I finally became a real father this past weekend.
Sure, there are lots of milestones that you pass through on
your journey to complete parentdom.
There are the sweet ones like the first time your child calls you “Da-Da”
or the first time they kiss you on the cheek unsolicited.
Then there are the less sweet, but just as significant
moments, such as when your son pees on you while you’re changing his diaper, or
the first time you’re wiping up vomit off of the bedroom floor at 3 am.
Ah, good times.
Yes, all of these moments make up a complete parenting
resume, and with three kids under my belt, I have checked off just about all of these little boxes, save
one: the late night trip to the
I can’t say I was worried by the absence of this critical
piece of the parenting puzzle, but at the same time I knew it was coming and
was kind of ready to get it over with.
Thank goodness for Thursday night.
It was at the end of a fairly long week. My wife had worked late every night and so
parenting had been a one man job for a while.
So, I had taken the kids out for dinner (kids eat free with adult entrée
at California Tortilla!) and they
were all running around for a few minutes before bed. I was upstairs putting some laundry away when
my daughter comes running upstairs to tell me that Asher had fallen off the
playset and hurt himself.
We have this large, ugly plastic playset that I picked up on
the side of the road a few years ago. It’s in what used to be the formal living
room before we bought the house and is now a huge tacky playroom for the
munchkins. Our children have all become
climbing masters. They scale this thing
and swing on it and cavort around it like a squabbling band of chimpanzees and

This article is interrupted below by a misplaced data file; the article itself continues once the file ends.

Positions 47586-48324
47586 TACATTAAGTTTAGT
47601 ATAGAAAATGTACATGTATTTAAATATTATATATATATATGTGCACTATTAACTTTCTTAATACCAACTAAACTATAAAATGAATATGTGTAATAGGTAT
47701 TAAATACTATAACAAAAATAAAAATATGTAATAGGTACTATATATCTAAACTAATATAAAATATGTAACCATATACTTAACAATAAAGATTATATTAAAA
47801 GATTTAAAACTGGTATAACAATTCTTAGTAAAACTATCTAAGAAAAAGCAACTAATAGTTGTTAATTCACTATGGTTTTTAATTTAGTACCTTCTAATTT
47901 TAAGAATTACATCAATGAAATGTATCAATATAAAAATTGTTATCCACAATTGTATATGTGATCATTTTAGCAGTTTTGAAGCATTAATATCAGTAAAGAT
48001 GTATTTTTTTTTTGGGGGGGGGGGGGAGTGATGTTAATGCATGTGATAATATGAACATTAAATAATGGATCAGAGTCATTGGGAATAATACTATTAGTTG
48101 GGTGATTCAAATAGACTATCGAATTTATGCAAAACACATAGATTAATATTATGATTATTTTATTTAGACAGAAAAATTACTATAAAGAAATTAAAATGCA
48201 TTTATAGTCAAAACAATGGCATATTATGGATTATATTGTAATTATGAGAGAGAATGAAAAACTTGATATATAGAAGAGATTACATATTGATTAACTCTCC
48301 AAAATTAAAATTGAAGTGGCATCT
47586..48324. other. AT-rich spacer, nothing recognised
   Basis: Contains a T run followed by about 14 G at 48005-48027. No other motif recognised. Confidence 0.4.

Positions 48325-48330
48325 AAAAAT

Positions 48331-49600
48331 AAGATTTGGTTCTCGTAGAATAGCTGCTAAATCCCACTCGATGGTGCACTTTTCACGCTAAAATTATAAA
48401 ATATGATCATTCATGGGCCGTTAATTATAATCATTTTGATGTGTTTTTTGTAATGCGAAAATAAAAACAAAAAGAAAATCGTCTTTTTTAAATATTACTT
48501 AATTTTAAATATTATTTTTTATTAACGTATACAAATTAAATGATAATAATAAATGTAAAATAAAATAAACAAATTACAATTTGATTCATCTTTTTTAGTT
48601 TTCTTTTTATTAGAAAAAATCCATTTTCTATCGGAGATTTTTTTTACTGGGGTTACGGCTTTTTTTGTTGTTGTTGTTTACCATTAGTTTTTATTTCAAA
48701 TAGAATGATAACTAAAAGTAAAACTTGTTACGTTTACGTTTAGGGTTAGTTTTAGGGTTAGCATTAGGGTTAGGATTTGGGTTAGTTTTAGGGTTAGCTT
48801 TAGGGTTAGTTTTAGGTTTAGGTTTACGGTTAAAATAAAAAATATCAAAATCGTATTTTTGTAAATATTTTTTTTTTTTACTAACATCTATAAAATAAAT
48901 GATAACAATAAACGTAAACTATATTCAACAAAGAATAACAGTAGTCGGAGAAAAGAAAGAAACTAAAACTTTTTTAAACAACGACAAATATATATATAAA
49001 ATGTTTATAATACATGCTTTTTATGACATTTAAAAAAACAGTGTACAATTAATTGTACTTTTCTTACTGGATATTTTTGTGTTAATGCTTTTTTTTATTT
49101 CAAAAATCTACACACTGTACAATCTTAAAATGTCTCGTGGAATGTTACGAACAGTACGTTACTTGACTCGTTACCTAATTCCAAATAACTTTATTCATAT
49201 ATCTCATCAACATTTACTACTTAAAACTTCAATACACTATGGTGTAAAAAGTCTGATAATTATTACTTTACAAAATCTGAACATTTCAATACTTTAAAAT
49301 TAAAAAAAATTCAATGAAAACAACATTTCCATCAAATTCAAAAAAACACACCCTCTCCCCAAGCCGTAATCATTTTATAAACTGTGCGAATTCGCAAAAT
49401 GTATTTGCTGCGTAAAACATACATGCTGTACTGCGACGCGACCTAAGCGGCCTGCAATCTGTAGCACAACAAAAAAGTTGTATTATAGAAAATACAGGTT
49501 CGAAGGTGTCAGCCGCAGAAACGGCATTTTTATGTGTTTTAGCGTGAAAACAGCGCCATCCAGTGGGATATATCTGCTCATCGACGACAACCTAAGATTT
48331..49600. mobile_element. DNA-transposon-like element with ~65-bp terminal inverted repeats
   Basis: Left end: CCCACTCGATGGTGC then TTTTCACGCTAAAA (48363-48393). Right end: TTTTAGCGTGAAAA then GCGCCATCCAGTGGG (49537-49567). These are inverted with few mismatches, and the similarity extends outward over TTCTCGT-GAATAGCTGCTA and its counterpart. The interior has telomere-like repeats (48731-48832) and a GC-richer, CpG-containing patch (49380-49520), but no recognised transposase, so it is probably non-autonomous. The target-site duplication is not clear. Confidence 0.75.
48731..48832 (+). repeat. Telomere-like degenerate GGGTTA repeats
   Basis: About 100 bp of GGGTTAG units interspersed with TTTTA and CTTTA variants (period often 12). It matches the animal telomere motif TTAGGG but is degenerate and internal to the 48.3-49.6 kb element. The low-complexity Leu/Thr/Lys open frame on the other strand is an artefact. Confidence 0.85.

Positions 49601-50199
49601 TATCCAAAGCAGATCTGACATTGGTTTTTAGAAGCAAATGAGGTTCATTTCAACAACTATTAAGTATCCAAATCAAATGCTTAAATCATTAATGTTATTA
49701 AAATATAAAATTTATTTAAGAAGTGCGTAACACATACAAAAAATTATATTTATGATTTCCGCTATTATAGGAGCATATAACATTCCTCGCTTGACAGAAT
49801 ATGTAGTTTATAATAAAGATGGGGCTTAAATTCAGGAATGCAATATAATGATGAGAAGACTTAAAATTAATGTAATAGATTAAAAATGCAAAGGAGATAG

of course, every once in a while, somebody falls off of it on to the plush
carpet that once used to host wine tasting parties and now hosts leftover
cheerios and polly pocket shoes.
About 6 months ago, Asher fell for the 400th time
and banged his head on the corner of a bookshelf. This was deemed serious enough that we took
him to the nighttime pediatrics location and they glued his head back
They used glue and “stickers” to hold the gash
together. They said the bandages would
fall off by themselves, and sure enough, almost 4 months later when we were
playing at an indoor playset at the mall, I looked up and the grey, scraggly
bandage that had been stuck to my son’s forehead for 100 days or so was
missing, presumably now on the bottom of someone’s shoe, or in the mouth of an overly
We moved the bookshelf, repositioned the playset and the
kids had once again been playing happily and safely. Of course, they still fell occasionally, but
that’s all part of the game, isn’t it?
So, Audra comes yelling that Asher fell and hurt himself.
So I go downstairs.
There’s Asher lying on the floor crying, but it’s not his
“Oh my gosh! The pain is killing me!”
cry. It was more of his “Wah wah, this
hurts, but mainly I just want to cry and be dramatic and get some attention
Well, not in this house!
I pick him up and tell him that I’m sorry he’s hurt. I check his head and don’t see any bruises or
bumps. I stroke his head and kiss it
But he’s still crying.
So, I tell him, “Well, if it hurts this bad, you must need
to go straight to bed.”
He’s still crying.
I take him to his room and lay him down in his bed and say, Tthe
rest of the family is going to go downstairs and watch the Olympics, but if you
need to cry, you can stay up in your room and go to sleep.”
He immediately rolls over.
…….um….. that’s not normal.
I turn the lights off and go downstairs. As the minutes pass by and he doesn’t appear
in the living room ready to admit that he’s lost this battle of wills, my mind
starts to race.
Ohmigosh! Ohmigosh! I bet he bumped his head and had one of those
sub dermal hematoma things just like in the John Grisham book I read. He’s going to go into a coma right now as we
speak and have brain damage and have to eat strained peas through a straw for
the rest of his life while watching the View.
I cant’ let that happen!
I go back upstairs and Asher is asleep…. At 8:00 at night!
Holy crap! It’s more
serious than I thought! I take the small
frog flashlight that Asher sleeps with and used it to do a thorough
examination. I know I’m supposed to
wave the light in front of his eyeballs, but what the hell am I looking for? Am I just supposed to make sure that the
eyeballs are still there, or are they supposed to do something?
Asher startles awake, crying again. I am relieved that he woke up and that he
won’t have to spend his entire life as a vegetable. I ask him if he wants to watch TV and he says
yes. So I take him downstairs and he
instantly falls asleep on my lap.